The lodge provides gear lockers to store fishing, boating, diving or other gear and a fish cleaning station at the marina. From the Dove Creek Lodge, you can join a fishing charter.
Dove Creek lodge is small, personalized (a front desk concierge is wonderfully helpful), homey. Lovely, laid back, a real retreat without being isolated in the outback, this is a fabulous place for families or couples (they do destination weddings) even if not everyone enjoys the pleasures of fishing.
One and two-bedroom suites have a mini fridge, telephone, two televisions, high speed internet access, in-room safe, screened in porch, coffee maker, hair dryer’ two-bedroom suites. Deluxe Luxury Suite and Luxury Suite have a full kitchen and dining area, 2 telephones, 3 televisions, high speed internet access, in-room safe, private screened in patio, hair dryers, 2 separate full bathrooms (the Deluxe suite even has an 8-foot pool table, which doubles as a board-room table).
Dove Creek Lodge sits next to Snapper’s Waterfront Saloon and Restaurant, which has the same owner and is home of the famous Turtle Club (a local favorite) with live entertainment, offering a delightful waterfront dining experience, with fish so fresh, it basically comes in from the dock (www.snapperskeylargo.com).
Look for special deals online, like a “Stay and Play weekend” where you stay for Friday and Saturday and don’t check out until 4 p.m. on Sunday, or summer rates starting at $129; Scuba Diving Package, with three-nights in the two-bedroom suite, daily continental breakfast, two days of two tank dives including tanks and weights, unlimited glassbottom kayak usage ($525 pp/based on four persons per suite); a Snorkeling Package; and a Honeymoon/Anniversary Package (Dove Creek Lodge, 147 Seaside Ave, Key Largo, FL , 305-852-6200,www.dovecreeklodge.com).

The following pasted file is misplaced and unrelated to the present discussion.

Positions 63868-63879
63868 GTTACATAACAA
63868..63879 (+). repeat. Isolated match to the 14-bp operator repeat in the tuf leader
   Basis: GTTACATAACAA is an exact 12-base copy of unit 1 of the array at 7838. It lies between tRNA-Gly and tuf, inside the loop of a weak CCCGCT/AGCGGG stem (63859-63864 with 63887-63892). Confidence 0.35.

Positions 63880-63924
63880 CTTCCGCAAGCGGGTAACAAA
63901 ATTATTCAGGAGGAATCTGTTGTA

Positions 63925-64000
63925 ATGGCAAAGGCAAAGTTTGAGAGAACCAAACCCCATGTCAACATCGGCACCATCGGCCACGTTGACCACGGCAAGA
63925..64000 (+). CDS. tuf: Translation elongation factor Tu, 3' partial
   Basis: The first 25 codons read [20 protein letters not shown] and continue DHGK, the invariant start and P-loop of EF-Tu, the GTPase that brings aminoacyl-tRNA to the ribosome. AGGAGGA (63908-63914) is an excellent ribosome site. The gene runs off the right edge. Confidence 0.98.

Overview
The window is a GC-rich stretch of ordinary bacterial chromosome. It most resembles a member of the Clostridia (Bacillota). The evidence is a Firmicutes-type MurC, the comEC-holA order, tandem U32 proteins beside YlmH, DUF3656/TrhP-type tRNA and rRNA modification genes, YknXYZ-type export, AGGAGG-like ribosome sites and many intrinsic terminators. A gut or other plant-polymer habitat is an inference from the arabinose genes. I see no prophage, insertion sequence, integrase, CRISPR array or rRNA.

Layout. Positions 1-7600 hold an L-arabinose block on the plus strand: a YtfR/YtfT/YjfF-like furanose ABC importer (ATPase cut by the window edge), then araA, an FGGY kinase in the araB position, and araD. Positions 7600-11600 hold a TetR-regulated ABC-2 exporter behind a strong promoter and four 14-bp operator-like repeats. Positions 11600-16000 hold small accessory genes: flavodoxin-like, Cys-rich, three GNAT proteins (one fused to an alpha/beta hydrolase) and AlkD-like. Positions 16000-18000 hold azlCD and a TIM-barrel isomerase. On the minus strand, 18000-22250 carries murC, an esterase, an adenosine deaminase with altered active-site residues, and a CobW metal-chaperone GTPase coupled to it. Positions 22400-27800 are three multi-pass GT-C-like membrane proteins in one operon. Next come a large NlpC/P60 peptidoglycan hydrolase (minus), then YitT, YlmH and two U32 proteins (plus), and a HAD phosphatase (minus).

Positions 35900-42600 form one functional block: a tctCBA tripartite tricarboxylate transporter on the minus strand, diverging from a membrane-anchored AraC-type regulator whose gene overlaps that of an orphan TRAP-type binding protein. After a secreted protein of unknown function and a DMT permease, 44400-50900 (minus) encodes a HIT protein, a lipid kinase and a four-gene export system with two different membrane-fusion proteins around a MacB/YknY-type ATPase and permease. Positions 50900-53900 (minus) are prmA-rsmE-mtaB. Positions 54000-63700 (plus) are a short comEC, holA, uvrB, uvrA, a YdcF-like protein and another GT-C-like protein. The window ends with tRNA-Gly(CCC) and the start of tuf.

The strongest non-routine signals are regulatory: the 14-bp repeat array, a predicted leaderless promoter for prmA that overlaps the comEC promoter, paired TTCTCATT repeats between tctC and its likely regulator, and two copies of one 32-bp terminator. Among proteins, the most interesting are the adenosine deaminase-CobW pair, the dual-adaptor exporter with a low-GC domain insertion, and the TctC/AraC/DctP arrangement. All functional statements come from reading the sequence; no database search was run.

Our snorkeling experience at the John Pennekamp Coral Reef State Park was the end of our journey through the Florida Keys. It had begun in Key West, with a flight from Fort Myers on a small (colorfully painted with Hemingway’s image) Key West Express plane operated by Cape Air (they also operate from Cape Cod to Nantucket), where we met our group and traveled by van up the Florida Keys, and back to Miami International Airport for the return trip home.
You could replicate this trip by renting a vehicle in Key West and returning it at Miami International.
Alternatively, you could rent a vehicle at Miami International, and then travel south, stopping midway at Marathon for a one or two night stay, and then going down to Key West for a two or three night stay, and then on the return, staying over at Key Largo for a one, two or three-night stay, returning to Miami International.
To help you plan your visit, contact the Florida Keys & Key West Visitors Bureau, P.O. Box 1147, Key West FL 33041, 800-FLA-KEYS (800-275-5397), www.fla-keys.com.
See other stories on the Florida Keys:
MARINE CREATURES RULE THE DAY IN THE MIDDLE KEYS
Monday, 07 September, 2009